Esker Foundation presented an in-depth look at Katie Ohe’s sculptural practice and her unparalleled approach to material, form, space, and movement. This exhibition brought together sculptural work spanning six decades of Ohe’s remarkable career, marking the largest and most comprehensive solo exhibition of her work to date. The exhibition also drew from Ohe’s material archive, revealing a glimpse of a process devoted to research, inquiry, and visual or formal problem solving.

Ohe is best known for her abstract steel sculptures; organic forms that evoke the undulatory surface of a pool of water, the crest of a rolling hill or cumulonimbus cloud, or the cadence of a walking figure. The surfaces of many of these sculptures are subsequently chromed or polished, creating a flawlessly smooth exterior that conjures an illusion of weightlessness and is also irresistible to touch. Indeed, many of Ohe’s works are fully activated only by the push of a human hand. She remarks, “I want my sculptures to induce or invoke touch before you think that you really shouldn’t.”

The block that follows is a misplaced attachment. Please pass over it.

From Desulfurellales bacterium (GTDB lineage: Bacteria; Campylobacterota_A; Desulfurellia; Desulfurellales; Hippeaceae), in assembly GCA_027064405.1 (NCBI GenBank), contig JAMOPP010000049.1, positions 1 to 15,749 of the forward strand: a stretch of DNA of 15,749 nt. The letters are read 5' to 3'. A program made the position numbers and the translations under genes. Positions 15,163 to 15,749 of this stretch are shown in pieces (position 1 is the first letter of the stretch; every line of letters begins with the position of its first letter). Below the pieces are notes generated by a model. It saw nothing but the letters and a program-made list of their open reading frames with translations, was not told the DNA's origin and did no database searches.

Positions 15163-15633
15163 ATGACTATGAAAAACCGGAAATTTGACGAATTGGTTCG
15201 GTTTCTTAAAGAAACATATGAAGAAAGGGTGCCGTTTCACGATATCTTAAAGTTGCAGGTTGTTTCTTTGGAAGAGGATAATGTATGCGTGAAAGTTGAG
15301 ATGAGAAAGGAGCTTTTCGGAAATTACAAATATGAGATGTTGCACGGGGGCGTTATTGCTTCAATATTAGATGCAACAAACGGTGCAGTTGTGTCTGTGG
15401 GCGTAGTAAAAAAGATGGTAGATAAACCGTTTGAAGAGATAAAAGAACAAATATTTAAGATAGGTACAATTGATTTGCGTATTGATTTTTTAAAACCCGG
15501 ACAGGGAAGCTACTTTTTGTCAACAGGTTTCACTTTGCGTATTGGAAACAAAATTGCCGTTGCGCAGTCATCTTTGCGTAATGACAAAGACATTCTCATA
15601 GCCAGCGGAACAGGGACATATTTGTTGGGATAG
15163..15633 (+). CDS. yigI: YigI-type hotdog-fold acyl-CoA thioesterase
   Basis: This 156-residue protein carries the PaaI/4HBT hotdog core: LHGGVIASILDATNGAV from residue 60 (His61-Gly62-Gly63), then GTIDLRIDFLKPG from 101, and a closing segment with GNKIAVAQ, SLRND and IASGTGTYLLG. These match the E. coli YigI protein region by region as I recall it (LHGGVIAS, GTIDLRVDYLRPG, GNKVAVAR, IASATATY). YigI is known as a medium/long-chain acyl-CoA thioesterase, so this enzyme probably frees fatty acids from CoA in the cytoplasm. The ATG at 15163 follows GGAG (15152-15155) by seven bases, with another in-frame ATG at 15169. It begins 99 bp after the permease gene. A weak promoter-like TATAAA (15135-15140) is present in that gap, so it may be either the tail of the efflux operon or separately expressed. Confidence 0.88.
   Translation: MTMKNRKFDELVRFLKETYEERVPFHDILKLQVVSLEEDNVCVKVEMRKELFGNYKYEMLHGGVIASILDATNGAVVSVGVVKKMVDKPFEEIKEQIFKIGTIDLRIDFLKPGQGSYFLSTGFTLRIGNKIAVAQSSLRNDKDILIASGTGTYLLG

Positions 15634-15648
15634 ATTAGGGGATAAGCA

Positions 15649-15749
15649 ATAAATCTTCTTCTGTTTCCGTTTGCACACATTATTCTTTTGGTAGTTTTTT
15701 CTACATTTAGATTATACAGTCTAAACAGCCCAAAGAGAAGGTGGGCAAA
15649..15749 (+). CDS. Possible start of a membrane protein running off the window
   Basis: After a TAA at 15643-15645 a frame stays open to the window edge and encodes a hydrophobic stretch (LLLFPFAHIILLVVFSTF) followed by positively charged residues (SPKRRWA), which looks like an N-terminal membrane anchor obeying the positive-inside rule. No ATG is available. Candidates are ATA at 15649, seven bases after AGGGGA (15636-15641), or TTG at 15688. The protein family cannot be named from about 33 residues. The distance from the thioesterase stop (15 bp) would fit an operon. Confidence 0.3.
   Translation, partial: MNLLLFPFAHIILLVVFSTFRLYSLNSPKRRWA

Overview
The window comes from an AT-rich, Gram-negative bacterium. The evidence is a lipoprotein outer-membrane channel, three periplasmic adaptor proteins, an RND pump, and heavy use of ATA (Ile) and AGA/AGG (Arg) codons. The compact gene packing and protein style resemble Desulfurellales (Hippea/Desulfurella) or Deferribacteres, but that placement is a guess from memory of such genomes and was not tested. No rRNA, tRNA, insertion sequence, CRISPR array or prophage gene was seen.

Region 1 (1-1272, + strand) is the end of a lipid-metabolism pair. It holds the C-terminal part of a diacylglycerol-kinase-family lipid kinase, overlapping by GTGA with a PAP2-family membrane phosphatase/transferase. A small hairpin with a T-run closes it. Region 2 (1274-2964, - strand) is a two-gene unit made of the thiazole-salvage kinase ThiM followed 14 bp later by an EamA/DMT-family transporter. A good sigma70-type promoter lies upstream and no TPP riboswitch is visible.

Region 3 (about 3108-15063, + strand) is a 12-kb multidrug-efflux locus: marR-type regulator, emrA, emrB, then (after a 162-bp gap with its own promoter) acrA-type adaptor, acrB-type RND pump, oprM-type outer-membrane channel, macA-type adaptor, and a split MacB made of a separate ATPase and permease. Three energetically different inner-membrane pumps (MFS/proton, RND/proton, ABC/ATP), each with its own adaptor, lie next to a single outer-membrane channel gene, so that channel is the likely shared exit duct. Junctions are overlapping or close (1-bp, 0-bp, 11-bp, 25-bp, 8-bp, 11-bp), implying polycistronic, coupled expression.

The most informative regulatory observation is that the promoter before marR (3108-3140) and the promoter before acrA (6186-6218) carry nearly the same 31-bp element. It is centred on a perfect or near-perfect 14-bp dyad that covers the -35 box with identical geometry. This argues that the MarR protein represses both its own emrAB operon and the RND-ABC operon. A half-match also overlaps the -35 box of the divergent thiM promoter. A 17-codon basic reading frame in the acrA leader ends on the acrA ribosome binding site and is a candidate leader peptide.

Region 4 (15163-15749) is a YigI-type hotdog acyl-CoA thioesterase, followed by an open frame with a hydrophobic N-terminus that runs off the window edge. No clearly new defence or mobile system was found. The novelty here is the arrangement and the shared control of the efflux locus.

Kasia Sosnowski: SNEEK-E-PEEP’N

August 17, 2020 - January 31, 2021

Project Space

By turns playful, melancholic, and surreal, Kasia Sosnowski’s ceramic sculptures visually articulate the bodily experience of emotion — unease, anticipation, euphoria. In her new installation, SNEEK-E-PEEP’N, Sosnowski evokes the simultaneous anxiety and frisson of an accidental or uninvited glimpse into a neighbouring window. Her ceramic forms reside behind street-front windows, shrouded gently by a hand-drawn grid. Glimpsed through partially-obscured windows, Sosnowski’s ceramics exist in their own self-contained universe, connected by bonds that we can only intuit from a distance. The exhibition Kasia Sosnowski’s SNEEK-E-PEEP’N features new work made during Sosnowski’s recent Winter 2020 residency at Medalta.